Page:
In this study, we also evaluated the difference in amplification time-to-result between RT-RPA and RT-PCR by calculating the mean time threshold, which was the time (min) at which an amplification signal was detected. For this purpose, we converted the cycle threshold obtained by SmartCycler for a whole run into minutes so that it matched the time threshold for an RT-RPA assay (data not shown). We then calculated the mean with the corresponding SD of the time threshold for each of the 24 GBS-positive clinical lysates obtained with RT-RPA and RT-PCR. We observed that the mean time threshold for the same positive clinical samples for the RT-RPA assay (9 min) betters the RT-PCR assay (29 min) in time-to-result by approximately 20 min (Fig. 1). In addition, because both RT-PCR and RT-RPA used the same sample preparation method, the total time-to-answer was determined by the amplification/detection time. For the RT-RPA assay, it was at least 20 min faster than RT-PCR with all the steps carried out at a single temperature.

Discussion

In this study, we evaluated the clinical performance of isothermal amplification technique RT-RPA compared to a reference RT-PCR assay. We chose the RPA method for 2 reasons. First, RPA allows a real-time detection of amplification via fluorescent probe. Second, RPA freeze-dried reagents pellets are stable at room temperature for days, which makes its POC application easier in (26, 27).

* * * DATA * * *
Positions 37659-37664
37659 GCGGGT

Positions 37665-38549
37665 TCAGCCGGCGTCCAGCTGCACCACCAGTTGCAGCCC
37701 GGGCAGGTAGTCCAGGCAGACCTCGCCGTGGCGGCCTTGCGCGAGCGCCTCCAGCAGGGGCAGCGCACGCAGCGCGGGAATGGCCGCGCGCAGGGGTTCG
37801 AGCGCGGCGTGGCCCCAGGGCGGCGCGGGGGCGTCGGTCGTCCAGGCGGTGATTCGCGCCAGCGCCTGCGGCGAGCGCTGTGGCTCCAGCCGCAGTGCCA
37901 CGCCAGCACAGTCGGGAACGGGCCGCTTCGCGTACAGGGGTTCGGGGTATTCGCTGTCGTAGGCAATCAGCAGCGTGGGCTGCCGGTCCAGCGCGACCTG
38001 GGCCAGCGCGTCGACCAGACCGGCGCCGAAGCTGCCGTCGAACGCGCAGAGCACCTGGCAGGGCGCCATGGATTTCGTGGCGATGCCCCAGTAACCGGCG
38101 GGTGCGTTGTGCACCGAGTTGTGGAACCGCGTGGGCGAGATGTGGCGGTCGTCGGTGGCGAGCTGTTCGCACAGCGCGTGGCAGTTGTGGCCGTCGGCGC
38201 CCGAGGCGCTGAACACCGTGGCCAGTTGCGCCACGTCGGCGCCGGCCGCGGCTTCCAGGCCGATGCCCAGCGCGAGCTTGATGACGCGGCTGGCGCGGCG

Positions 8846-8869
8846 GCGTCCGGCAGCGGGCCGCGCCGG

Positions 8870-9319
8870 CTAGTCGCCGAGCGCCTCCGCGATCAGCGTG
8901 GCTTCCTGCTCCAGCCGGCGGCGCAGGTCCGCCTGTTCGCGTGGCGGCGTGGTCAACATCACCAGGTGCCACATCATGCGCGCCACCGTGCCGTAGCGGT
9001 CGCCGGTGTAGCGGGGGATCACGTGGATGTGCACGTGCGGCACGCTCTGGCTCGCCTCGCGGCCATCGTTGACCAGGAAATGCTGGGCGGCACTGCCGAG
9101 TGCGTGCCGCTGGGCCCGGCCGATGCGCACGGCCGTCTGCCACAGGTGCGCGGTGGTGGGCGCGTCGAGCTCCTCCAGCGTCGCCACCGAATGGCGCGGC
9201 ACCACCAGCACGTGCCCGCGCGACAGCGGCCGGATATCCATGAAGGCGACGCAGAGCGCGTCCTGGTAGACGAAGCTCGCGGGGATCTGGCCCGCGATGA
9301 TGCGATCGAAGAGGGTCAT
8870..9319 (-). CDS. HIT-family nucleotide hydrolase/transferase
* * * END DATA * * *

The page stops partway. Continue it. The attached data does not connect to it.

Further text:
In our study, the LOD for the RT-RPA simplex assay was 98 (20) and 100 (20) genomic copies (95% CI) for the multiplex assay. The presence of 1000 genomic copies of the [IC.sub.RPA] in the same reaction tube with the template did not impact the LOD of the GBS template. The reported analytical sensitivity of the BD GeneOhmstrep B RT-PCR assay is 10-50 genome copies. We expect that the analytical sensitivity of the RTRPA assay could be improved by providing a proper mixing of RPA reagents after a few minutes of amplification. This has worked with the TwistAmp exo kit protocol (37), especially when working with low DNA concentrations. Lutz et al. (30) ensured a proper mixing of the amplification reagents with a modified Rotor-Gene 2000 by removing the reaction tubes from the instrument after 3 min of amplification for an additional vortex-mixing step. The reaction tubes were then placed again in the instrument for real-time detection. However, we were not able to add a mixing step after 3 min with the Rotor-Gene 6000, and real-time monitoring could not be interrupted without disruption of fluorescence acquisition. This may explain both the LOD and the variability in time threshold between replicates of different dilution samples that we observed.

We designed an RT-RPA assay to specifically amplify a sequence of the cfb gene for GBS. Amplification did not take place with the tested bacteria and fungi naturally found in vaginal/anal flora. The high analytical specificity of the RT-RPA makes the assay amenable to clinical applications.